It's pretty clear, we are not doing enough early on to prevent people from developing diabetes. Once an individual develops this chronic disease, we start chasing the disease to prevent life-altering side effects and complications - too little, too late.
If we could prevent individuals from destroying the beta cells of their pancreas to begin with, the whole terrible ordeal would be bypassed for a better, healthier life. Despite all the education flooding the media right now, it appears the message hasn't been loud enough: diabetes prevention is key!
The way we manage our bodies before, during and after pregnancy and the way we raise our children is the key to putting an end to the explosion of type 2 diabetes.
And, despite all we know about health, longevity and the development of diabetes, we still have families in denial about the link that exists between their dietary habits and their health. We have mothers not following gestational diets and gaining excessive amounts of weight, contributing to the health of their children. We have mothers who opt against breastfeeding, shown to help maintain appropriate weight. We have mothers who don't properly feed their children during their developmental stages and we have very little mental health support for individuals with diabetes who typically experience depression, further spiraling their disease to a worsened state.
Let's change history! Our mothers, before, during and after pregnancy and our babies and young children must be fully engaged in a healthy lifestyle right from the start.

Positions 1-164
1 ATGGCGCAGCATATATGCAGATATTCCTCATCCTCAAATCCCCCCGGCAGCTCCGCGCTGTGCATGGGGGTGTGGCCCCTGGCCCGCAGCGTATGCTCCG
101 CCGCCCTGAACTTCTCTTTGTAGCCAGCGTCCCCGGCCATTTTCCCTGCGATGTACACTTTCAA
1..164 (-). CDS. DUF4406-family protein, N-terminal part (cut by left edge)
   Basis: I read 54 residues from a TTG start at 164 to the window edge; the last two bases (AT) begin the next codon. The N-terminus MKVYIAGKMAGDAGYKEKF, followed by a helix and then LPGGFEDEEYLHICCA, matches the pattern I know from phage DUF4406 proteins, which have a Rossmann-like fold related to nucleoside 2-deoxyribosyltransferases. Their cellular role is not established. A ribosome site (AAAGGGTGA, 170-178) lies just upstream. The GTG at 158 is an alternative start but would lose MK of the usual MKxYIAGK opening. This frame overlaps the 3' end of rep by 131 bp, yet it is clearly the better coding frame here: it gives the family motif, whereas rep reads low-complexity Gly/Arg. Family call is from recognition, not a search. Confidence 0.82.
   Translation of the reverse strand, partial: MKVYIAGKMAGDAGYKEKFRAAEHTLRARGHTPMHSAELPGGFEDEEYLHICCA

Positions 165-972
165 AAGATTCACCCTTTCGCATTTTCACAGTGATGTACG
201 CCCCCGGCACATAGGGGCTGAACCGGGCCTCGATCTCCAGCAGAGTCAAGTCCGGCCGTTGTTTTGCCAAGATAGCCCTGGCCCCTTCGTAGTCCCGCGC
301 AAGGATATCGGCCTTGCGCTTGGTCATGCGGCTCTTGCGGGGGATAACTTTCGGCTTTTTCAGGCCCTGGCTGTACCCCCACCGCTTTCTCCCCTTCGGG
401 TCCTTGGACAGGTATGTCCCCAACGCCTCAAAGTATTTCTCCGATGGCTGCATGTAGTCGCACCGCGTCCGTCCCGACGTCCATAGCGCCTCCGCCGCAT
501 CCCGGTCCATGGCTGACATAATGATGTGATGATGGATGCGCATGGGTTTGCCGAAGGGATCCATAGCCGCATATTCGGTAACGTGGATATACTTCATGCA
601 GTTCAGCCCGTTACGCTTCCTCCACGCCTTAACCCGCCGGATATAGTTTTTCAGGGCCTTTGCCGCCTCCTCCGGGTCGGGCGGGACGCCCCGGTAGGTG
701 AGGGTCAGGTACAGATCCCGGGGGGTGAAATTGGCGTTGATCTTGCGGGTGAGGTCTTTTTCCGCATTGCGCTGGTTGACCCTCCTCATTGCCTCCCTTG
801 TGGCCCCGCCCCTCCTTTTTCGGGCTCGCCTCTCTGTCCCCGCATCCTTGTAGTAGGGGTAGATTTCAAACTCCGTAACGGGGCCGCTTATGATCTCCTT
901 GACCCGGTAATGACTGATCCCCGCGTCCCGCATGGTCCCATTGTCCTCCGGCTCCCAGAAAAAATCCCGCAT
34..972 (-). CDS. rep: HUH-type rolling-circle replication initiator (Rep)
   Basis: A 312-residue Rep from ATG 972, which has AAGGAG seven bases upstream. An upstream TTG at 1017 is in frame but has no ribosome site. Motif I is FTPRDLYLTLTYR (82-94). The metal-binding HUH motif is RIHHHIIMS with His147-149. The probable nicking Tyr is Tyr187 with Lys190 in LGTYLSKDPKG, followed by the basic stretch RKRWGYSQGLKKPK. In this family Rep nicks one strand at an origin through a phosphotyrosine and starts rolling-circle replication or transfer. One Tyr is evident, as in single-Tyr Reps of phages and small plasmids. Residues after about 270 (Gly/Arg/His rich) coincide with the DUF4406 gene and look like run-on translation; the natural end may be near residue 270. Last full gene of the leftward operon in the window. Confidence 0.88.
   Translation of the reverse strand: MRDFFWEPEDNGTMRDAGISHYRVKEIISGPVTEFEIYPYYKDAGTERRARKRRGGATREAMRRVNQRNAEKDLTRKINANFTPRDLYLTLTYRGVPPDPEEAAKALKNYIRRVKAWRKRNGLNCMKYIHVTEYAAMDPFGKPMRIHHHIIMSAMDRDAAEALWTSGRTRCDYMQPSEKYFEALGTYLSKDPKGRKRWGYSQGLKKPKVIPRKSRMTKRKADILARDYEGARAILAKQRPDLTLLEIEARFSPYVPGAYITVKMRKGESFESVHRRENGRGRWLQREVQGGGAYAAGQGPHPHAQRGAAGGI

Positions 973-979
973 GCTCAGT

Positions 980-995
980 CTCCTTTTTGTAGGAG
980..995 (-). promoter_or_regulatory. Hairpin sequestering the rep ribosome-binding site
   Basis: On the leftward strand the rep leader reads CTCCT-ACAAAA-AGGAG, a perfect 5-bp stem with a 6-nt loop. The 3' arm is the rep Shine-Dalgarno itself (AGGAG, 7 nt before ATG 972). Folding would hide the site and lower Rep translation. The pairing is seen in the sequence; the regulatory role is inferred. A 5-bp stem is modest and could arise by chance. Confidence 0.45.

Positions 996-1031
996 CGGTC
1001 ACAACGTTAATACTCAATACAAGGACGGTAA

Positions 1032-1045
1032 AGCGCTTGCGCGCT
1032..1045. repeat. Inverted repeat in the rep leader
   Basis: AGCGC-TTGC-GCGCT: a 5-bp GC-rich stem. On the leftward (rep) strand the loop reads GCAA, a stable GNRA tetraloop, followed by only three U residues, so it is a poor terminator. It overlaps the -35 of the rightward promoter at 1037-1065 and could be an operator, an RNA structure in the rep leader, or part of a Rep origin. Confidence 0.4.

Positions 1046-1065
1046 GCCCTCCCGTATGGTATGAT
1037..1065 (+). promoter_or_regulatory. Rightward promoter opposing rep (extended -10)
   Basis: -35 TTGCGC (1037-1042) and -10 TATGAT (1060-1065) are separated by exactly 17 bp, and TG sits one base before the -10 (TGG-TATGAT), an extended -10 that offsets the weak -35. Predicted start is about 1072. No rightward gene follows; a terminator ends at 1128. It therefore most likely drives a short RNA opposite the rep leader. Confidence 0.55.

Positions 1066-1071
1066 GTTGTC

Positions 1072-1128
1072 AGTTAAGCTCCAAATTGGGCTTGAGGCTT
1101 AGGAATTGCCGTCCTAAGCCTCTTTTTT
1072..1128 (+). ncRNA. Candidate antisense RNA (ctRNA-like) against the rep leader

Mothers preparing for pregnancy must boost mineral stores like iron, calcium and magnesium. Incorporating a daily Blast with a variety of green vegetables like spinach and kale can ensure the proper intake of these important minerals in a tasty and quick treat. If flavor and color require a boost, there are hundreds of recipes that incorporate berries and other fruits to ensure the best match for your taste buds at every stage.
During pregnancy, mothers should avoid gaining excessive weight, which was shown to help prevent childhood and adult illnesses. We learn more every single day. And we must practice what we learn.
If medically safe and appropriate, opt to breastfeed your child. A newborn’s connection to their mother through breastfeeding is vital! Ensuring the baby is getting all that he/she needs without sacrificing the mother’s body is much more easily accomplished if mama is having a daily Blast.
Nutrients that are easy to supplement for mother and baby through breast milk are the omega 3 fatty acids, EPA and DHA, and Vitamin D. By adding freshly ground flaxseed, Cod liver oil, or other highly EPA & DHA-concentrated fish oil supplements to a daily Blast, the mother increases these nutrients and passes them to her child in her breast milk. Always consult your physician as safety is primary for mother and child and limiting lead and mercury in all seafood is important.
Once baby is ready for solids, rice cereal mixed with breast milk is generally the first offering. Follow these with vegetable purees.
At around 6 months, your baby loses the "extrusion reflex," which used to make him or her spit out anything that wasn't liquid. He can sit up with support, hold his neck steady and move his head from side to side. When you see those signs, don't delay. Your baby should start to eat vegetables!
Because infants have a natural preference for sweet foods, many pediatricians suggest introducing veggies first. Since yellow and orange vegetables are sweeter than green ones, carrots, yams, and butternut squash tend to go over best. Start with strained or pureed vegetables and then move on to mashed. It can take 10 to 15 tries before a food is accepted. Servings should gradually increase from a few teaspoonfuls to about two tablespoonfuls, twice a day.
Starting with these steps is the key to preventing a lifetime of diabetes, obesity, heart disease and other chronic illness. Focus on the importance of early healthy eating to prevent diabetes and encourage friends and family to do the same!
Enjoy food and life and, most of all, know that avoiding diabetes just takes a few, simple steps.